Academic libraries have traditionally been the central access point for research in a university and college community. Big data poses new challenges. Academic librarians have helped researchers share, analyze, and reuse it effectively.
Issues and Trends
Digital literacy, equitable access, and assessment remain high on the the list of issues and trends in the changing landscape of the library world. According to the 2013 Program for the International Assessment for Adult Competencies report, 36 million people, ages 16-65, struggle with basic tasks such as completing a job application or reading a story to their children. Coupled with these individuals are the one in six American adults who struggle with Basic English proficiency. Equitable access, digital literacy, literacy classes, service planning, and delivery as well as recruitment are all key issues that can impact a library’s ability to serve these individuals, those with limited English proficiency or low literacy skills—an ongoing challenge.
The ALA as Advocate
The American Library Association remains a strong advocacy organization to uphold the tenets of intellectual freedom and promote the importance of individual rights. In its role as advocate, the ALA supports the USA Freedom Act as it strives to protect patron privacy. The ALA Office for Intellectual Freedom tracks challenges to books. In 2014, 52% of the books challenged or banned included diverse content—non-white characters, LGBT characters, issues about race, issues about religion, and issues about a disability or mental illness, including suicide.
The ALA continues to work in developing children’s collections that promote the diversity of a community. Jamie Campbell Naidoo explored this issue in The Importance of Diversity in Library Programs and Material Collections for Children. In turn, YALSA (Young Adult Library Services Association) issued its report, The Future of Library Services for and with Teens: A Call to Action,–it called for connected learning to 21st century jobs as a learning approach that would move beyond the formal classroom as a platform for the development of teen services at the library.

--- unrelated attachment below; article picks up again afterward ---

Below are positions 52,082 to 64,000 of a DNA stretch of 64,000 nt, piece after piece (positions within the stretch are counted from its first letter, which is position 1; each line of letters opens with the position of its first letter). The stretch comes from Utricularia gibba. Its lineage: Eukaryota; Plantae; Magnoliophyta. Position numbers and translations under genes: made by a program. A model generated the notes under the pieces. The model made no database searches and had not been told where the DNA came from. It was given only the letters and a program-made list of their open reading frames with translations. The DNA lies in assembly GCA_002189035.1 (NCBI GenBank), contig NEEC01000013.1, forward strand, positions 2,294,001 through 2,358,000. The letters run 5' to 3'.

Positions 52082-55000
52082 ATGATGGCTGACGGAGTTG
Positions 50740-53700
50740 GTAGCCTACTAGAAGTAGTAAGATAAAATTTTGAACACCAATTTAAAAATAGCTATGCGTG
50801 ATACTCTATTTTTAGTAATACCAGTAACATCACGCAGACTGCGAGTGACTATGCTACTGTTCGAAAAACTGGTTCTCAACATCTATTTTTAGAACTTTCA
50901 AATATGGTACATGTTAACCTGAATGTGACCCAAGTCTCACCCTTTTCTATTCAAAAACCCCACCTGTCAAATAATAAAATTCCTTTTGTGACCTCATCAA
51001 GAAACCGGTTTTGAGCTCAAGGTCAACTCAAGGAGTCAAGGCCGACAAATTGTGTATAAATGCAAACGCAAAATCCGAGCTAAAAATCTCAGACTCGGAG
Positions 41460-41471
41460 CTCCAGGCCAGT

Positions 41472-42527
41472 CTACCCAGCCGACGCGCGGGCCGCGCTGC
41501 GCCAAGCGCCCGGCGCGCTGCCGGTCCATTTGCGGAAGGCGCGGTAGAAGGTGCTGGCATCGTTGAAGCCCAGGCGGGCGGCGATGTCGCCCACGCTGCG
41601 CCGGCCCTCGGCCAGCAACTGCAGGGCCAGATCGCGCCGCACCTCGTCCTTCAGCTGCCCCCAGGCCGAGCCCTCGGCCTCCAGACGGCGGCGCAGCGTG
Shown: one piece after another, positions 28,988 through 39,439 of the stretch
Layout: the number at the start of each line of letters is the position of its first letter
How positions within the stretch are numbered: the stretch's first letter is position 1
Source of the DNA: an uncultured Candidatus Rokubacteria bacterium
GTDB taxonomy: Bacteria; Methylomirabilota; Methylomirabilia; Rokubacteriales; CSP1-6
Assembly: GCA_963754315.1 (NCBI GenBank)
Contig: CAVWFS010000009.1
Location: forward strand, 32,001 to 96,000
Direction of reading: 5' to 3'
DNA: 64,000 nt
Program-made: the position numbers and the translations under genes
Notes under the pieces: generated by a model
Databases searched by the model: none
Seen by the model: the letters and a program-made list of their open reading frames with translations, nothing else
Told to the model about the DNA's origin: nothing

Exemplary scores: New issues, continuing trends, new approaches—librarians ready to provide programs, seek solutions, and collaborate with one another.
Libraries as Anchor Institutions in Their Communities
Libraries engage every segment of our society—from early literacy through lifelong learning, through digital literacy to college study spaces. Libraries assess their individual communities’ needs and are ready to respond. In 2014, the Ferguson Municipal (MO) Public Library stood as a shining example of a library’s pivotal role as an anchor institution within its community. The Ferguson Municipal Public Library provided information, internet access, and children’s services. Perhaps most importantly it provided a quiet space amidst a storm to anyone who chose to use it. It stood as the American Library Association defines a library—as a “protectorate of the tenets of a democratic government.” Ferguson’s community, along with many communities in America, cherish the services of their community library.